Top 10 Stories – 13 June – 19 June 2014

DLA Piper chief executive Nigel Knowles sparked huge debate this week when he declared that the legal sector is on the brink of mass change. It was the most read story on The Lawyer, with readers offering up their views on whether Knowles’ opinion will be borne out – or not.

The annual discussion on whether average profit per equity partner (PEP) figure is a true reflection on the financial health of a firm took a fresh turn this year after Dentons spoke out against the marker. The firm insisted that PEP was a “meaningless” figure because “no two firms are identical, and some like Dentons are very different”.

As one reader pointed out, “PEP is causing rather a lot of debate for a ‘meaningless’ metric…”.

Elsewhere, there was much interest in the growth of the insourcing market. Allen & Overy, Ashurst and Herbert Smith Freehills (HSF) are all fond of the disaggregation model and the economic efficiencies it has to offer. What lessons can be learned from the alternative insourcing models that have sprung up in recent years? Take a look at our guide on how to avoid the pitfalls of efficient working structures.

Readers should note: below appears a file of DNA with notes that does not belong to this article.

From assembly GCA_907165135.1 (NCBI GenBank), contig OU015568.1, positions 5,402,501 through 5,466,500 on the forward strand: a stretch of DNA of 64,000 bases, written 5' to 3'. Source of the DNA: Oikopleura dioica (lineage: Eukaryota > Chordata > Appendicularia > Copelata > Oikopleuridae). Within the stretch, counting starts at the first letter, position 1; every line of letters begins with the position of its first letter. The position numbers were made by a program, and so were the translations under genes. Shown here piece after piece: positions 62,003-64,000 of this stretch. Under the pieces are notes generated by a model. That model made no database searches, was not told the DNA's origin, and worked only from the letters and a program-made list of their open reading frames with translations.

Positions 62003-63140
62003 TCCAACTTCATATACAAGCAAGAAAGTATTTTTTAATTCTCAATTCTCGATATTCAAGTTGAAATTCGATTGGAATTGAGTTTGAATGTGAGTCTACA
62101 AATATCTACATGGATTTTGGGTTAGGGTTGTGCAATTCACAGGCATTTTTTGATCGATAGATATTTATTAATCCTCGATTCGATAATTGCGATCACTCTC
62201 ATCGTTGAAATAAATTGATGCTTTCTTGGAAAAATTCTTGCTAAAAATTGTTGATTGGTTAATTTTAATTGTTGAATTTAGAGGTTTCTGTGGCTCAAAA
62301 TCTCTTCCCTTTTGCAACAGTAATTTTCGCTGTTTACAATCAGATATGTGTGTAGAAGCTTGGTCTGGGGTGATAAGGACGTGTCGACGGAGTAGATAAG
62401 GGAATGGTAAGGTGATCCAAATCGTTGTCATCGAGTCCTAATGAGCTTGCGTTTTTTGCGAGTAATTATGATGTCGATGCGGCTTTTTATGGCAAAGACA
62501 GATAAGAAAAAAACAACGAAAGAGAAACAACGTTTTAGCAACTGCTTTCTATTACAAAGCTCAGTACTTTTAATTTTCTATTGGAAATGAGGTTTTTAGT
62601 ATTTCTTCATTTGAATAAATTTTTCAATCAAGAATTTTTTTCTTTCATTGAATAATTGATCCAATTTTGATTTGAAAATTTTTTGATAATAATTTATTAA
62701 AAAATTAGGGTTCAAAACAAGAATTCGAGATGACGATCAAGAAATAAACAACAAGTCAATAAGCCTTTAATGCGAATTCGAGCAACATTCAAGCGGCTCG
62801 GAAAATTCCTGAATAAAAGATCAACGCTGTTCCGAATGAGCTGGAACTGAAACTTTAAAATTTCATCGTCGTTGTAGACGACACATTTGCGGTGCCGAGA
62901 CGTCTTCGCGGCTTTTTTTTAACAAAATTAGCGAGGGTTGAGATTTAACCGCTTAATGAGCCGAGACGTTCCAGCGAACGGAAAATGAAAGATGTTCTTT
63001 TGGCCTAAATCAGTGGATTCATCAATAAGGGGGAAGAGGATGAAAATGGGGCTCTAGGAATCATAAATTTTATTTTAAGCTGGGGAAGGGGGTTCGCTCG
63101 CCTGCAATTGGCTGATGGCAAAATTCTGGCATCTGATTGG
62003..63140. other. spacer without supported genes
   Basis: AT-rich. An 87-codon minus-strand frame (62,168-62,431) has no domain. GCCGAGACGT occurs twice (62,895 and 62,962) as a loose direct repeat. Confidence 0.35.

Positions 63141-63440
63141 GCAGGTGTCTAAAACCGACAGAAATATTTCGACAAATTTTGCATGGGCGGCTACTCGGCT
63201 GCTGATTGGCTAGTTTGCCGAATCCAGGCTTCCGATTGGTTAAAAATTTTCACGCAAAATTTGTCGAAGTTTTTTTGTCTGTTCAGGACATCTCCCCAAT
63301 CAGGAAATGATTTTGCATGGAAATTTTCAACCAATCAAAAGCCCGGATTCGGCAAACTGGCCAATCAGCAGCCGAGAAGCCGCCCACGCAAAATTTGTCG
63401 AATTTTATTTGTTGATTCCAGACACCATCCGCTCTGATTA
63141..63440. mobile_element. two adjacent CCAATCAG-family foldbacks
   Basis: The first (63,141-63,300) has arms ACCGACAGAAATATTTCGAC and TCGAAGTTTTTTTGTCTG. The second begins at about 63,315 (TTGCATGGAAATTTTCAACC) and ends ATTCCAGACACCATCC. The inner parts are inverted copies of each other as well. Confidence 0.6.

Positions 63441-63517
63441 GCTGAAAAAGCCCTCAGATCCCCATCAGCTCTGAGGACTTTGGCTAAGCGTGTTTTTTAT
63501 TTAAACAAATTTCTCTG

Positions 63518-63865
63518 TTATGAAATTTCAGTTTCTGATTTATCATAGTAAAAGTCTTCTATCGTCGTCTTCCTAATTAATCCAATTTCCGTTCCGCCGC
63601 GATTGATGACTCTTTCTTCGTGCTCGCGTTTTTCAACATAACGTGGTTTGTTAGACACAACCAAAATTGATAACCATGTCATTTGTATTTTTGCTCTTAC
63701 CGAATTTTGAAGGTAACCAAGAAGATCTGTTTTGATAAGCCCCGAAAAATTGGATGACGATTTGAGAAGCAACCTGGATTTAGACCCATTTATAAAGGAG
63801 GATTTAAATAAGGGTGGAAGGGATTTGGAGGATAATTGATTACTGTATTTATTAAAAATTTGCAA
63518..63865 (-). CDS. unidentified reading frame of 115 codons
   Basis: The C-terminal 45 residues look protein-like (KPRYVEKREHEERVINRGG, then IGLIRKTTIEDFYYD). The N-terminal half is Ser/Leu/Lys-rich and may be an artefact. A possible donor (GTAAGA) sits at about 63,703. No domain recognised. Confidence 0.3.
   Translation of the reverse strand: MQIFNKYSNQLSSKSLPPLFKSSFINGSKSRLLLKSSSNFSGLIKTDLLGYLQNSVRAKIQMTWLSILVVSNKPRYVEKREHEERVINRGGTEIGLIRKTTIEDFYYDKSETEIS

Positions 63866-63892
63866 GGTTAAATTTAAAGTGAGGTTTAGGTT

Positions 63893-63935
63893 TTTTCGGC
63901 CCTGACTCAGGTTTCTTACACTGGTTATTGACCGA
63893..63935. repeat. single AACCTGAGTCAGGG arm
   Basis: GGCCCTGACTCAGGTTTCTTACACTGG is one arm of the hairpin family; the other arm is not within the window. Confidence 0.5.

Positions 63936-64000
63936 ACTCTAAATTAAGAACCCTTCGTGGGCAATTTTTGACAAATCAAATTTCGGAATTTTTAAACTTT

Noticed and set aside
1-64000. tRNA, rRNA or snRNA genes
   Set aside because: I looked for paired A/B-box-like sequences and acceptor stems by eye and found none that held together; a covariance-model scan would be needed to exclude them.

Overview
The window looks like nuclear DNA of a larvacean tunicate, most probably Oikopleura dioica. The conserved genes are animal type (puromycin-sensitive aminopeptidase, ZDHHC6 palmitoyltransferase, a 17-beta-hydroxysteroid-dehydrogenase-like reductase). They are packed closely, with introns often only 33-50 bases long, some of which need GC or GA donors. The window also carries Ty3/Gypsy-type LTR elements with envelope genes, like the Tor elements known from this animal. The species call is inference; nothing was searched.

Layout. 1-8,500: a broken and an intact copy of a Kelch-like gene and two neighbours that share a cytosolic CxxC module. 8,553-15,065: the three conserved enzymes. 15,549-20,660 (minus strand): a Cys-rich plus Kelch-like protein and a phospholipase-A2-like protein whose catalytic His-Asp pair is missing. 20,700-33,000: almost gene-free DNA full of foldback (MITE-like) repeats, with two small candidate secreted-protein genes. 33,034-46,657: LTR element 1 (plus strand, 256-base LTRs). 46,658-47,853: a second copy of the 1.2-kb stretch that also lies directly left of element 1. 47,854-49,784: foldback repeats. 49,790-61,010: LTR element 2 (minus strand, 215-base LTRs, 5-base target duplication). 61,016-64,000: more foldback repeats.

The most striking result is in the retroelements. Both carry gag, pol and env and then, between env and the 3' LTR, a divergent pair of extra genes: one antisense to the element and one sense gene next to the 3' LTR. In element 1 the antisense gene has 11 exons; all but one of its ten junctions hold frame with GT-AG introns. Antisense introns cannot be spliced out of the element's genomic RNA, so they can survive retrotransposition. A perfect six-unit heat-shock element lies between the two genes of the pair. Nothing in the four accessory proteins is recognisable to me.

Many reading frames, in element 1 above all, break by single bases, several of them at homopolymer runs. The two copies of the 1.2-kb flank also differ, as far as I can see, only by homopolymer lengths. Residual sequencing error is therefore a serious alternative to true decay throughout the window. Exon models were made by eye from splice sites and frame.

Click on the links below to access The Lawyer Top 10 stories for the last seven days. Your views are always welcome.

1. Sir Nigel Knowles: The end of the legal market as we know it is nigh

2. Dentons escalates PEP row: ‘no two firms are the same, so cannot be compared’

3. Edwards Wildman corporate partners threaten to walk over compensation

4. Peter Crossley: let’s be clear, Squire Sanders needed a merger too

5. Alternative workstyles

6. Magna Carta – what is there left to celebrate?

7. Out-of-London is the new London

8. Dentons, The American Lawyer row, and why PEP is not “meaningless”

9. Slater & Gordon takes on Manchester HQ and re-jigs UK management

10. TfL in-house lawyers launch High Court case in Uber taxi row